CONFUSION continues to rock the restoration of the Ndebele kingdom, with the last King Lobengula’s descendants on Monday distancing themselves from 32-year-old Bulelani Colin Lobengula Khumalo, who was declared the crown prince and next in line as the monarch.
BY SHARON SIBINDI
Ayanda Khumalo, who identified himself as the Khumalo clan’s secretary, declared Bulelani as the heir apparent, only a few weeks after Stanley Raphael Khumalo, declared himself the new King Mzilikazi II.
But the Lobengula family members released a statement saying Bulelani was not the heir apparent, describing the claim, which they said did not come from the royal family, as frivolous and aimed at misleading the Ndebele community.
King Lobengula descendants said they were not consulted about Bulelani’s claim, making it a dubious and curious one.
“King Lobengula’s house was never consulted and it never seconded any of its members to represent its interests in any of the said many consultation meetings,” the family said.
“In letters dated September 11, 2016 and September 18, 2017 to the chairperson of the Khumalo clan, Bruce Khumalo, concerns were raised by King Lobengula’s family members that they were not consulted nor invited to meetings in which the revival of the Ndebele monarch is discussed.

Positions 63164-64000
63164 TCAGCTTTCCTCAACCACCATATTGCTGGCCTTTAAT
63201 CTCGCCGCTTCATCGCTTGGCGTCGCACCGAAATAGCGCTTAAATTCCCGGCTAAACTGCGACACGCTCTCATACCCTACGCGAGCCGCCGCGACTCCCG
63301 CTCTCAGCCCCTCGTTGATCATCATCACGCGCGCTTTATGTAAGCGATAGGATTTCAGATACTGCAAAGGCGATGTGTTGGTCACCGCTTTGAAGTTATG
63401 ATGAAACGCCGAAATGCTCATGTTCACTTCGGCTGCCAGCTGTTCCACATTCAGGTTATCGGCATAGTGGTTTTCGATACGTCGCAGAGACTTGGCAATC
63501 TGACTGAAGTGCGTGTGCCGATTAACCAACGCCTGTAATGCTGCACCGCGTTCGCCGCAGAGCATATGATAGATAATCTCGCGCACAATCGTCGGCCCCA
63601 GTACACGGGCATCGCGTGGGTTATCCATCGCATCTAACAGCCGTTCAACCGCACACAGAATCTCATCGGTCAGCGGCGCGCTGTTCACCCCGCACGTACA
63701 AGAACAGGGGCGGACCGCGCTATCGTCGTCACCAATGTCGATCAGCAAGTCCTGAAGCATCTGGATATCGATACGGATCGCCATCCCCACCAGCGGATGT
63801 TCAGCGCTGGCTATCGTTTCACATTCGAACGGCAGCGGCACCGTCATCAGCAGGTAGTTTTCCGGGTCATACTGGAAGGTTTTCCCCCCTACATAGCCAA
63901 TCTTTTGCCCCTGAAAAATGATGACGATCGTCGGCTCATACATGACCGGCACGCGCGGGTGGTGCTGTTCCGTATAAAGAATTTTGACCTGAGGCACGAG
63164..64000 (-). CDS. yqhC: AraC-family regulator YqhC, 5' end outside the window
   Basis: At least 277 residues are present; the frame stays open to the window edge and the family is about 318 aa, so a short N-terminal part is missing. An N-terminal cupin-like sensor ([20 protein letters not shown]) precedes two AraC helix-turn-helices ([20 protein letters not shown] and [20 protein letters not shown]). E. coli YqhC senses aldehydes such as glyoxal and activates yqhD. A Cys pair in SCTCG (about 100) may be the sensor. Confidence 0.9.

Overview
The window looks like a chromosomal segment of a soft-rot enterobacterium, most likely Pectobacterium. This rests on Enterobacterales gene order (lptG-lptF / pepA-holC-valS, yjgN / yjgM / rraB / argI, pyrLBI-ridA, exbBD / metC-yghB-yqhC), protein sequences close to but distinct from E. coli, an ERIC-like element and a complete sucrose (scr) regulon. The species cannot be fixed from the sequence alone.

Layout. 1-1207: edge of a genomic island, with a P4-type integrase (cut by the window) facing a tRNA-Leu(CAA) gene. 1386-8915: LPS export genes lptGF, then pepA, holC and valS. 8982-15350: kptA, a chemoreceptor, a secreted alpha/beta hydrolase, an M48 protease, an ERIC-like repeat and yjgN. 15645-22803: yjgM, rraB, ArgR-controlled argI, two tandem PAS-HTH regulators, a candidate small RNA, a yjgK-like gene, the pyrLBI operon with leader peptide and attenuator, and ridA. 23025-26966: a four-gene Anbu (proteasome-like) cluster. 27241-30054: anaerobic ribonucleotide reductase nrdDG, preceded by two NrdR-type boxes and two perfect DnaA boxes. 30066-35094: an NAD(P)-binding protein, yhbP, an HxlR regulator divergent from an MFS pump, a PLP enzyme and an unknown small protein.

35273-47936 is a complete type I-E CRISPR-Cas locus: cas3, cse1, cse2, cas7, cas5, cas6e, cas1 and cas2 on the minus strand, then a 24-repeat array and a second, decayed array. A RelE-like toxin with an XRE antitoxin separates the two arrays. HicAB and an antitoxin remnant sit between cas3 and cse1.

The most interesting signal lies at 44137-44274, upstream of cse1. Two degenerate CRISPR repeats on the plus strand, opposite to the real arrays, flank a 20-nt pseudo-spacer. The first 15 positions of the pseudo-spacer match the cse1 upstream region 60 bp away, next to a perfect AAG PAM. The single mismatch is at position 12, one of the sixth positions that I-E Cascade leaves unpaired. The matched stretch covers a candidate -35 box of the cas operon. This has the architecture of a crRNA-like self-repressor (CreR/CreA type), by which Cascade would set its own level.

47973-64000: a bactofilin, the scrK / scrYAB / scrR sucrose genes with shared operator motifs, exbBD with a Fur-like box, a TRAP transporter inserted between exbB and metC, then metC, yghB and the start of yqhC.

“The said consultation meetings were not inclusive of the crown house, King Lobengula’s house.”
The family said they had the mandate to identify the heir to the Ndebele throne.
“The other Khumalo houses such as Inzonda, Amanyangana, Omdamba (and) Ongwende have their specific roles that should not interfere with the role of the crown House of coming up with the crown prince,” the family continued.
“In this instance, the collective Khumalo side-lined King Lobengula’s house, attempted to divide it by isolating Rhodes’s House of Njube taking advantage of its remoteness from Zimbabwe in the Xhosa land in the Eastern Cape and its lack of familiarity with the culture and issues in Matabeleland.
“This is creating unnecessary confusion in the process of reviving the monarchy.”
But Ayanda dismissed the statement, which he said was not signed.
“The attitude of the Khumalos is that we will respond after we know the brains behind all this and we have asked them to attach their names,” he said.
“We are not endorsing anything.”
The restoration of the Ndebele monarchy continues to be a contentious issue, with the Khumalo clans bickering endlessly among themselves on who should be king.